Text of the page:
Influencing the exploration of public spaces via dynamically adapting musical soundtracks

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Music plays a vital role in accompanying all manner of our experiences. Soundtracks within films, performances and ceremonies can enhance a narrative, suggest emotional content and mark transitions, whilst in interactive computer games they drive our behaviours. The spread of mobile music technologies over recent decades, from the Sony Walkman to current smartphones, means that music is also increasingly embedded within peoples’ everyday activities [1] and that mobility and locality are common drivers of musical experience [5]. People now routinely select music to accompany physical activities such as jogging or cycling and share music through their favourite locations [6]. Increasingly musicians are seizing on locative technologies as a tool for creating new kinds of musical experiences where location is both a canvas for creation and a platform for presentation [9].

These trends reveal an interesting question of how composers might set about creating musical soundtracks to accompany mobile experiences. What principles might guide them to establish powerful mappings between music and spatial experience that enhance both? There are potentially multifaceted relationships at play here. On one hand a body of research has explored the facility of music to invoke strong emotional responses. At the other, research has shown that the spatial placement of sound can help drive fine-grained navigation [2, 3] and that humans physical actions synchronize in response to musical pulse [7], an effect utilized in sports and exercise routines [4]. This research occupies a place between these two poles: the relationship between musical structure and guided walking. This thesis explores the question of whether the structural elements of music (melody, harmony, rhythm, timbre and dynamics) might guide key aspects of spatial walking, such as cueing users when they are approaching, entering, engaging, departing and transitioning between new spatial regions or points of interest. Guided walking refers to directed walks, tours and even pervasive games. Should this relationship exist, composers would be able to create new soundtracks that gracefully mesh into the fabric of location based walking experiences.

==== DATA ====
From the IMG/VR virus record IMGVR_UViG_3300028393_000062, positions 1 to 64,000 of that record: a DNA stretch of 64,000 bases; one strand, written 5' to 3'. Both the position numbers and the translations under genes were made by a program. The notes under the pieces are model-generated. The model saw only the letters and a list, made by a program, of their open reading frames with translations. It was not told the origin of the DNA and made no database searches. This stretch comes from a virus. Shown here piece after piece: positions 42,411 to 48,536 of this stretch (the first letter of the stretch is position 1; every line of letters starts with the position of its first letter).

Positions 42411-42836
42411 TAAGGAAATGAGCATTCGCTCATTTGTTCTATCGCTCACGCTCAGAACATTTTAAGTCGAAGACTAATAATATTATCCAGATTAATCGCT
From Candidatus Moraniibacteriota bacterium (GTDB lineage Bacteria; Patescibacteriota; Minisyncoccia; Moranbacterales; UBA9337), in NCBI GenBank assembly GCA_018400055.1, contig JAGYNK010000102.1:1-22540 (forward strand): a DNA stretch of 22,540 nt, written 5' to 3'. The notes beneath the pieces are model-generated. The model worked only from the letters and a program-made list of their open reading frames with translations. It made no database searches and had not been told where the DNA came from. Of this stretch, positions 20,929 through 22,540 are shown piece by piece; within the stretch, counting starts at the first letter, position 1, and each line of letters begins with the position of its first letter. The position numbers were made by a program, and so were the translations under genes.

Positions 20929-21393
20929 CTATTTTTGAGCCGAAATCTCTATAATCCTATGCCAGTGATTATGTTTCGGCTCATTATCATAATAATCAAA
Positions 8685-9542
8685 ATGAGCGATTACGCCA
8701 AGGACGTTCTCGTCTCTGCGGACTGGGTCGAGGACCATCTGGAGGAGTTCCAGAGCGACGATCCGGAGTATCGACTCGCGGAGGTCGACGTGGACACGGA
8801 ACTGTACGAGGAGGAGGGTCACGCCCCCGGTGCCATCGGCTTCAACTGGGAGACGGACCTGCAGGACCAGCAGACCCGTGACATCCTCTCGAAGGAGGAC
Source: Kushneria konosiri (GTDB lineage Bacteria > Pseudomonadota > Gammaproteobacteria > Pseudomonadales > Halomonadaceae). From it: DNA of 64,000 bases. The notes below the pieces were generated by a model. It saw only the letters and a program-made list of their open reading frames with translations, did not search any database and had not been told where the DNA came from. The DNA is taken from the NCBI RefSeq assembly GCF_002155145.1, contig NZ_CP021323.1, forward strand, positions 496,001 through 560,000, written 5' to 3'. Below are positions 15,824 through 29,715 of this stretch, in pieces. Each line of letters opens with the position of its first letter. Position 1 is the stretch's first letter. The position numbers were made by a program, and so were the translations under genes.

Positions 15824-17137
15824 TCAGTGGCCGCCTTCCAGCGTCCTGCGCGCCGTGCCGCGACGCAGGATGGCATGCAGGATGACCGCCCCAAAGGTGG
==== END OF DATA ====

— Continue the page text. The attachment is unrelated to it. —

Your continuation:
The research methodology applied within this thesis combines a set of complementary approaches that engage with both the creators of, and audience for, locative soundtracks and mobile experiences: a quasi-experimental study to expose how walkers – when free of stimuli other than music – respond to adaptations of the structural elements contained within the music; an in the field study – at a cultural heritage site – that draws on an emerging methodology within Human-Computer Interaction, specifically the ‘design from within’ investigative design methodology, which involves the practitioner engaging in an extended process of self-reflection, audience interaction and iterative revision as both artist and researcher [8], and finally workshop(s) that further explore and evaluate the practitioners findings from the perspective of composers and creators of mobile experiences. The output of this research is to propose a set of recommendations to inform the composition of mobile soundtracks.

  1. Bull, M., Personal stereos and the aural reconfiguration of representational space, in Sally Munt (ed.) TechnoSpaces: inside the new media, London: Continuum,  2001
  2. Etter, R., & Specht, M., Melodious walkabout-implicit navigation with contextualized personal audio contents. In Adjunct proc. of the third international conference on pervasive computing, 191 (204) (2005)
  3. Holland, S., Morse, D. R. & Gedenryd, H., AudioGPS: Spatial audio navigation with a minimal attention interface. Personal Ubiquitous Computing, 6 (4) (2002), 253–259
  4. Karageorghis, C. I. & Terry, P. C., The psychological, psychophysical, and ergogenic effects of music in sport: A review and synthesis. In Bateman, A., Bale, J., (Ed(s)), Sporting sounds: Relationships Between Sport and Music, 1 (2008), 13-36
  5. Schematic labs, SoundTracking: Share the soundtrack of your lives. http://soundtrackingblog. [Accessed 25th January 2012]
  6. Spotisquare, [Accessed 15th January 2012]
  7. Styns, F., Van Noorden, L., Moelants, D. and Leman, M., Walking on music. Human Movement Science, 26 (2007), 769-785
  8. Taylor, R., Schofield, G., Shearer, J., Wallace, J., Wright, P., Boulanger, P., & Olivier, P., Designing from within: humanaquarium. CHI 2011, 2011
  9. Tanaka, A., Visceral Mobile Music Systems. In: Adams, R., Gibson, S. and Arisona, S. M. (Eds.), DAW/IF 2006/2007, CCIS 7, pp. 155–170, 2008

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